Environmental degradation and global climate change are serious threats to everyone, Riseley said. “They are having a disproportionate impact on those who are most vulnerable, those to whom Rotary has the greatest responsibility. Yet environmental issues rarely register on the Rotary agenda,” he said.
“The time is long past when environmental sustainability can be dismissed as not Rotary’s concern. It is, and must be, everyone’s concern,” he said.
The president-elect challenged every Rotary club to make a difference by planting a tree for each of its members between the start of the Rotary year on 1 July and Earth Day on 22 April 2018. Trees remove carbon dioxide and other greenhouse gases from the air, which slows global warming.
We are working through Carolyn Brown, Director Sarasota County Parks, Recreation and Natural Resources office with Division Manager Shawn Yeager to identify an appropriate site for Longboat Key Rotary for our contribution to the tree planting project. Once the site is identified we will update everyone.
Help kindergarten students by reading with 2 individual students from 1:00-2:00 on Tuesday afternoons. It is a very rewarding experience and a great way to help them improve literacy skills. You can sign up for 1 or more weeks.
Please contact Janet Shapiro at 941-504-5453 or email@example.com.
Weekly Meeting Calendar:
February 13 Bobbi Bird: Our District Governor – Annual Report
February 20 Dr. Eric Hodges, USF professor (Introduction by Karen Holbrook) “Mission Continued Veterans Reintegration”
February 27 Kristen Fisher, Regional Manager, Children First
March 6 Tom Harmer, Longboat Key Town Manager
March 13 Kristen Kandel, Recruitment specialist, YMCA’s Safe Children Coalition – Foster care in Sarasota county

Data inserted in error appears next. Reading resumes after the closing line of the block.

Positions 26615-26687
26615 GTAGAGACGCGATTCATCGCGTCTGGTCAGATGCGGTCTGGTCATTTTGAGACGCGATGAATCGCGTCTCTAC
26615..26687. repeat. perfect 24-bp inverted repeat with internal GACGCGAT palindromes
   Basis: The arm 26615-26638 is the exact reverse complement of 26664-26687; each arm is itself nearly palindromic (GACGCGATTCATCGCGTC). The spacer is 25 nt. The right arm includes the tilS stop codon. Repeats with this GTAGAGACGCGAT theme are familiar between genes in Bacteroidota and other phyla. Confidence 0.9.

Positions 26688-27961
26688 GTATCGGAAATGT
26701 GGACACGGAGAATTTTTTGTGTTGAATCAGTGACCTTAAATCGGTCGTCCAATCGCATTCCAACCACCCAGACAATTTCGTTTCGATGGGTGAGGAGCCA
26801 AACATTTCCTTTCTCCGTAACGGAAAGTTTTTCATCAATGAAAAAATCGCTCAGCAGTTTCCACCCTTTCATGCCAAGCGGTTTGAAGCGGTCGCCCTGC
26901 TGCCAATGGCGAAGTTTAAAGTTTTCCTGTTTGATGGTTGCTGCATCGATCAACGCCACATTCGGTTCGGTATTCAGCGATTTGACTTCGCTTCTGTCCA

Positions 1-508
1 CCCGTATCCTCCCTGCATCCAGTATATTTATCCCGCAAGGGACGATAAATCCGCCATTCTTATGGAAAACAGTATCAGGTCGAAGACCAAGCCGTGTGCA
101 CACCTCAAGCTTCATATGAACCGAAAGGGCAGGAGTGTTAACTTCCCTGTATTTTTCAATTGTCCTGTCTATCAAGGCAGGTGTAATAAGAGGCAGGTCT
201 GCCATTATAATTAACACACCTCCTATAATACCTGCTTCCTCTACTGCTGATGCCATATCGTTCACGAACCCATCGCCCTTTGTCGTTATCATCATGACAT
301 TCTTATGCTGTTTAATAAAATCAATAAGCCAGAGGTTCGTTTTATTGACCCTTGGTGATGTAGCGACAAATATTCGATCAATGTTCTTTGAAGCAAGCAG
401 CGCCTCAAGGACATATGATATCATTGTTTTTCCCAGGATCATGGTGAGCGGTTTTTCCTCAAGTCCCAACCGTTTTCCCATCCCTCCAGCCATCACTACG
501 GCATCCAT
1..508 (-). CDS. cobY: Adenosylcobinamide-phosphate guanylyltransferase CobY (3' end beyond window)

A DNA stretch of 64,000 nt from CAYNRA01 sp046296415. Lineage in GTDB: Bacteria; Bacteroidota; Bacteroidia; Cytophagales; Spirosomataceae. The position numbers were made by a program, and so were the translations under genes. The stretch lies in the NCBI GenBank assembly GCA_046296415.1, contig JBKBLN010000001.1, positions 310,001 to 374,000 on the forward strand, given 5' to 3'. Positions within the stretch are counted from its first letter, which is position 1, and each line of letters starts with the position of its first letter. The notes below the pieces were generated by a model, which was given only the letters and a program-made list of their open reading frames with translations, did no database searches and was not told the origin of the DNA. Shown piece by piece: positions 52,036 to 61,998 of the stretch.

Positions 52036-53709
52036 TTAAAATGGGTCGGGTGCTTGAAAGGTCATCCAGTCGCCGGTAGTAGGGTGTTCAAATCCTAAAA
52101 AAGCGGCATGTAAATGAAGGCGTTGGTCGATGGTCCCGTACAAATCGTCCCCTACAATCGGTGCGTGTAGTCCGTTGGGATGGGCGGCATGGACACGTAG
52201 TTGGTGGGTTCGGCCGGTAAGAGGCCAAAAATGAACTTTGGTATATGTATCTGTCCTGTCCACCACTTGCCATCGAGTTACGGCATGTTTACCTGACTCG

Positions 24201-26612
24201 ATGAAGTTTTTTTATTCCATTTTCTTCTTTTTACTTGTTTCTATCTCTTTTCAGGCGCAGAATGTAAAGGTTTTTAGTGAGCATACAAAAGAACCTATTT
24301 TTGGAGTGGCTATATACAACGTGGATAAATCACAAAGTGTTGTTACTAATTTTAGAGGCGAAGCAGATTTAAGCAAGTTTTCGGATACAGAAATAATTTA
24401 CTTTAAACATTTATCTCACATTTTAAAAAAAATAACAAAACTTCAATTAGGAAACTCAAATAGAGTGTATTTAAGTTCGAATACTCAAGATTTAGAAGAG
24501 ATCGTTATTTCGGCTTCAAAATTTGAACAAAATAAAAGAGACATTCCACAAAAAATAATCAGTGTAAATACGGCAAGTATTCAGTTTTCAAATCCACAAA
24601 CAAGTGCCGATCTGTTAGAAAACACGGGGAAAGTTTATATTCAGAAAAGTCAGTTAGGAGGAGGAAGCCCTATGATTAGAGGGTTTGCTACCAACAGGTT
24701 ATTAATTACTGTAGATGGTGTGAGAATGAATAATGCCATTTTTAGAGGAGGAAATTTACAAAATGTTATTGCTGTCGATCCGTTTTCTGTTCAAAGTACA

March 20 Club Assembly
March 27 Recognition and Awards
ATTENTION ALL AMAZON USERS: Did you know that you can easily select the Rotary Foundation as your Amazon charity and a percentage of everything you spend will be donated in your name? It’s so easy to do – click here to set it up. BE SURE TO SELECT THE ROTARY FOUNDATION OF ROTARY INTERNATIONAL in Evanston, IL, as your selection.
On Tuesday, September 6, the Rotary Club of Longboat Key hosted Dr. Matthias Haury, the Chief Operating Officer of the Max Planck Florida Institute for Neurosciences, who described the four year journey of the Institute from its inception in Jupiter,Florida, to now being a world leader in understanding how our brains work in health and disease. In addition to Longboat Key Rotarians, 35 guests attended, many invited by Brigitte and Andreas Porwol.
Dr. Haury, an accomplished researcher and Immunologist, shared the overall approach of the Max Planck Institute in Germany as they commenced research operations in Florida with a particular focus on the Neurosciences. The Florida Institute focuses on developing novel and cutting edge approaches to understanding brain functioning as a mandatory precursor to developing treatments for neurodegenerative diseases.